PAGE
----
we  looked  back,  we  could  not  help  pausing  some  few 
mmutes,  to  admire  the  picturesque  outUne  of  the  moun- 
tains. We  had  not  been  long  en  route  when  three  Eng- 
lishmen in  carrioles,  came  suddenly  round  a  turn  in  the 
road.  We  heard  one  exclaim,  "  Gipsies  !  "  as  they  over- 
took us,  and  drove  by.  We  noticed  the  first  was  a 
bronzed,  military,  good-looking  man.  The  driver  of  the 
second  carriole,  who  was  an  excellent  specimen  of  the 
Enghsh  gentleman,  said  something,  and  bowed,  and  they 
were  rapidly  followed  by  a  younger  gentleman,  and  soon 
out  of  sight.  Two  or  three  travellers  with  carrioles  met 
us  afterwards,  and  looked  at  us  with  much  curiosity  as 
they  passed.     The  evening  was  fine  and  enjoyable ;  the 


country  on  either  side,  was  well  wooded  and  mountainous. 
The  river  Logan  added  much  to  the  picturesque  beauty 
of  the  scene.  Suddenly  a  carriole  appeared  behind  us. 
driven  by  one  who  was  evidently  bent  on  salmon  fishing, 
He  wore  a  mackintosh,  and  had  a  south-wester  over  his 
head.  When  any  carriages  appeai-ed  my  gipsies  im- 
mediately got  our  donkeys  in  line  along  the  side  of  the 
road.  Noah  at  the  head  of  the  first,  Zachariah  the 
second,  and  Esmeralda  led  the  third,  so  tliat  they 
were  all  kept  well  out  of  the  way.  The  traveller's 
Norwegian  pony  seemed  a  little  shy  in  passing  us ;  but 
the  traveller  was  driving  quietly  by,  as  the  donkeys  were 
halted,  when  down  jumped  the  Skydskarl,  and  rushed  to 
the  pony's  head,  which  was  suddenly  checked  into  the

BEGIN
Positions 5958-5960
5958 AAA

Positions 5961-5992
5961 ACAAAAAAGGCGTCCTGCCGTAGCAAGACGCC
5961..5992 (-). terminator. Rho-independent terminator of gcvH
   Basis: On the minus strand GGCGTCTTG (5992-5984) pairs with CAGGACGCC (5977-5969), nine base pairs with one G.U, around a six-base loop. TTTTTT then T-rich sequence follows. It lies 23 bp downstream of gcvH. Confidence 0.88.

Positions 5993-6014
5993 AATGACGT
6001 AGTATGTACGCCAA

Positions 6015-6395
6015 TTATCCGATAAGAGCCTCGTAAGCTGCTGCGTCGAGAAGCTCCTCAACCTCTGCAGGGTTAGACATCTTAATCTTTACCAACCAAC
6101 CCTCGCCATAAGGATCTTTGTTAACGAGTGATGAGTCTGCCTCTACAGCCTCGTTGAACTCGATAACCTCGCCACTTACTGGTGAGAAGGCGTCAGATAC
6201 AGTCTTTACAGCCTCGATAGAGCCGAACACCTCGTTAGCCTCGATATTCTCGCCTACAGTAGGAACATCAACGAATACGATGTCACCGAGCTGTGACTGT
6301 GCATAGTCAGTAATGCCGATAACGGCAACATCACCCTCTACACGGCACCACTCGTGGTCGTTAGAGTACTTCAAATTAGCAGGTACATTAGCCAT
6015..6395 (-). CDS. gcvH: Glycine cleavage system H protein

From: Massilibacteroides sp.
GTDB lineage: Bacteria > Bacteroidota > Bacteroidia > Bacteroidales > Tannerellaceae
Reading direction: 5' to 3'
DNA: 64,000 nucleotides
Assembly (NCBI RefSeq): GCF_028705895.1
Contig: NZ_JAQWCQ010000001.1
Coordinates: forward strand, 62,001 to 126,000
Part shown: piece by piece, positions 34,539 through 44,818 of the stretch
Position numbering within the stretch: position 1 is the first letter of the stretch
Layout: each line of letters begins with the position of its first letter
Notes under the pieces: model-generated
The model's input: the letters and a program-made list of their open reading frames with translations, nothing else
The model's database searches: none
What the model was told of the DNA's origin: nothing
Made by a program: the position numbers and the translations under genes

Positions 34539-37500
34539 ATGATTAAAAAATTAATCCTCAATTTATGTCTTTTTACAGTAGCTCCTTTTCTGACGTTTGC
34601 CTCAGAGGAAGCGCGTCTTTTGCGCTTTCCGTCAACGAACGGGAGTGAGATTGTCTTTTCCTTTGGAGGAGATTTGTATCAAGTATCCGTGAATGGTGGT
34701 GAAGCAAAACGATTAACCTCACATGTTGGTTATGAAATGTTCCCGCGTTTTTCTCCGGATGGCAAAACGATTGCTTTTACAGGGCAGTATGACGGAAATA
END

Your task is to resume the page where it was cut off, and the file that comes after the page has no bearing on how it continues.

road  fence. 

"What  the  devil  are  you  doing,  boy!"  shouted  the 
driver,  whose  nationality  was  unmistakable. 

Esmeralda  went  to  the  pony's  head.  We  could  hardly 
help  laughing. 

"  Let  go  his  head,"  shouted  our  enraged  countryman  at 
the  boy.  Poor  fellow,  he  was  too  bewildered,  and  prob- 
ably did  not  understand  English.  With  redoubled  energy 
as  he  stared  at  the  donkeys,  he  kept  pulling  the  pony's 
head  against  the  fence,  whilst  Esmeralda  was  puUing  the 
contrary  way.  In  vain  the  traveller  urged  the  pony. 
Wildly  the  Skydskarl  held  its  head  down. 

"Get  behind,  boy,"  shouted  the  traveller,  "you're 
pulling  back.     He's  quiet  enough — ^let  gt),  boy ! ! " 

At  last  the  Skydskarl  retreated  in  confiision  to  the 
back  of  the  carriole,  half  crying.  Tlie  traveller  was  soon 
out  of  his  difficulty,  and  rapidly  disappeared  along  the 
road,  apparently  intent  on  his  fishing  expedition.     Occa- 


Bionally  we  came  to  a  rural  cottage,  at  one  of  which  we 
noticed  a  lamb,  and  a  goat.  Zachariah  played  a  pretty 
slow  waltz,  as  we  lounged  along  the  road,  all  rather 
sleepy  and  tired.  There  was  something  of  pure  romance, 
and  feelmg,  as  we  stood  apart  in  spirit,  and  contemplated 
our  calvacade,  pushing  their  way  to  some  unknown  camp- 
ing ground.  There  was  our  fine,  strong,  light-coloured 
donkey,  with  its  Jerusalem  cross,  carrying  its  heavy 
packs  with  ease,  stepping  to  the  music  of  the  bells  on 
its  scarlet  collar.  There  was  something  soothing  in 
those  bells,  timed  by  the  animal's  movement.  Then 
followed  the  puro  rye,  and  the  tarno  rye,  contrasting  in